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The Driving Test.

Firstly, lets explain what the driving test is and isn't. It is highly oriented towards how safely you can drive. Driving examiners are remarkably tolerent of occasional minor control faults such as a stall or a gear crunch because they will get better with practice and experience anyway. However, they are a lot less tolerent of observational faults such as poor use of mirrors or a failure to see signs and markings. A poor level of observation will rarely get better with practice. and if it isn't there in the first place then the examiner has to assume it will not improve on its own and therefore he has to view these kind of faults more seriously.

How is the test conducted?

The test is conducted by a Driving Examiner who is employed by the government. It takes place from a Driving Test Centre and is conducted on local roads usually within a three mile radius of the test centre. These are known as Test Routes. Most test centres have between 10-25 individual routes and are randomly chosen by the examiner before your test is conducted. Your examiner is randomly chosen by computer by the driving test booking centre when you book the test.

Do we teach you on test routes?

If you mean do we take you over the whole of each individual test route at your chosen test centre then the answer is no. It would mean having too many lessons, that you probably dont need, to do so. Most driving test routes are fairly straight forward and you will gain far more from having a wide selection of road and traffic conditions than test routes alone can provide. We do, however, assemble routes which incorporate the more difficult aspects of each test route into few lessons before your test so that you are familiar with anything that is unusual or difficult in that particular area. Our pupils also have access to the latest known test routes in our pupil resource site and should you wish to, you could follow each route using google maps if you wanted to familiarise yourself with them.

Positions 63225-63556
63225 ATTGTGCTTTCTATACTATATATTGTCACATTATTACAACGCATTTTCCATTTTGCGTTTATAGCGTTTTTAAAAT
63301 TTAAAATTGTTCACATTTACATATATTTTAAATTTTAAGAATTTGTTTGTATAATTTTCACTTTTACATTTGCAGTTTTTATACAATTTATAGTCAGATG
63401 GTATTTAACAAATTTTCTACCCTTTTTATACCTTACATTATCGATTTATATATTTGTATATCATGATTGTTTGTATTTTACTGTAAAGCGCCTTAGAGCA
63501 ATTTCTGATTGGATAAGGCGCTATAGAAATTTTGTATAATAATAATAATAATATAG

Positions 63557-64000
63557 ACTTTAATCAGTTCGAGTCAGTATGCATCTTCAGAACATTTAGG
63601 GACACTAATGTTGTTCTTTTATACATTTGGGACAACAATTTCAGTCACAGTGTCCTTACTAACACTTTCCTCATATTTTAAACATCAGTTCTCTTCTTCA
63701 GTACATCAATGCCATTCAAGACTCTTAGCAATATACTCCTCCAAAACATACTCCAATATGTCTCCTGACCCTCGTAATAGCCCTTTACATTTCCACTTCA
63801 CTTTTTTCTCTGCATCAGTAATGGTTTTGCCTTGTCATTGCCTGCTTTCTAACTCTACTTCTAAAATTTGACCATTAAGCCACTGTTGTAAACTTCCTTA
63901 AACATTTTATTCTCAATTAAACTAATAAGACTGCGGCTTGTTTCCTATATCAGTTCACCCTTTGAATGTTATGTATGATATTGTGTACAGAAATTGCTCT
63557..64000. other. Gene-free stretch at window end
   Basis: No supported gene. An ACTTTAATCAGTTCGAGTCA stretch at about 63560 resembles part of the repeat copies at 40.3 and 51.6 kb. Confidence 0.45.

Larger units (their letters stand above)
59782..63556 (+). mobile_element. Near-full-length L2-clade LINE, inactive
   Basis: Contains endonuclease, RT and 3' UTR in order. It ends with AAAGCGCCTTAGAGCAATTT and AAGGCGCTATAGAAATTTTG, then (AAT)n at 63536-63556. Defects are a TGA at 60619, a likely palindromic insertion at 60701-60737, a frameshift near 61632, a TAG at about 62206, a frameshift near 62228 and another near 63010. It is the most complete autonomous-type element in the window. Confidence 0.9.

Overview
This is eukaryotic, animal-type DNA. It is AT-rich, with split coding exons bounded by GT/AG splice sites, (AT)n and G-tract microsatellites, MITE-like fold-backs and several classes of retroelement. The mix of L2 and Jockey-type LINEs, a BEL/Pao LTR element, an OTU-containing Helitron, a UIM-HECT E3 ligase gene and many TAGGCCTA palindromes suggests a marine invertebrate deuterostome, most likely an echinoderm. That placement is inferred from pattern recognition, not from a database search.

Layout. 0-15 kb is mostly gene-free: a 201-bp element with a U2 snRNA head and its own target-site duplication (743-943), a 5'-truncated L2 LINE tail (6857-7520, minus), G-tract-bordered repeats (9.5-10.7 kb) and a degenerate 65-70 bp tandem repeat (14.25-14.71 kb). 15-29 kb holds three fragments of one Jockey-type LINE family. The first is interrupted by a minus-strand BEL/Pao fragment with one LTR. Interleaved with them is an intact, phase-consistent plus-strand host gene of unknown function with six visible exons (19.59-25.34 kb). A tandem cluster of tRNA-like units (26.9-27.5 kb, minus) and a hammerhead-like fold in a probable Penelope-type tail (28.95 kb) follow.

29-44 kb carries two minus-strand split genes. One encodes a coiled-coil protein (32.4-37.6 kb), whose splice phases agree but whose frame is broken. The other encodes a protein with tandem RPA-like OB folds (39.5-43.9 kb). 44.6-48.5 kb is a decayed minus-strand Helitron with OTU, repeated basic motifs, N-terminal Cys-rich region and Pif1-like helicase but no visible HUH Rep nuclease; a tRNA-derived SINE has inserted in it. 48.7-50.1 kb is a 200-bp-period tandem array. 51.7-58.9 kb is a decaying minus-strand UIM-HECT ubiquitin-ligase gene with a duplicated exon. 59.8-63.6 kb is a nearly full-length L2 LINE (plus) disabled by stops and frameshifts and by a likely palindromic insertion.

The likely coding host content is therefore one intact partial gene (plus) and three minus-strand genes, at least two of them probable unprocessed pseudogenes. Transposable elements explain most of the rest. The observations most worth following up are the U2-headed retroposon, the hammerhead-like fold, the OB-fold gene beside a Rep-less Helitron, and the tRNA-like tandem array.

The manoeuvres.

The test contains just one manoeuvre randomly selected by the examiner from three possible manoeuvres. These are the Turning in the road (three point turn), the reverse round the corner and the reverse park.

The emergency stop.

The emergency stop is done in one in three tests.

The independent drive.

Your practical driving test will include approximately ten minutes of independent driving.

During your test you'll have to drive independently by either following:

To help you understand where you are going when following verbal directions, the examiner will show you a diagram.

It doesn't matter if you don't remember every direction, or if you go the wrong way - that can happen to the most experienced drivers.

Independent driving is not a test of your orientation and navigation skills. Driving independently means making your own decisions - this includes deciding when it's safe and appropriate to ask for confirmation about where you're going.

The independent driving route

If you ask for a reminder of the directions, the examiner will confirm them to you.

If you go off the independent driving route it won't affect the result of your test unless you commit a driving fault.

If you go off the route or take a wrong turning, the examiner will help you to get back on the route. You can then continue with the independent driving.

If there are poor or obscured traffic signs, the examiner will give you directions until you can see the next traffic sign - you won't need to have a detailed knowledge of the area.

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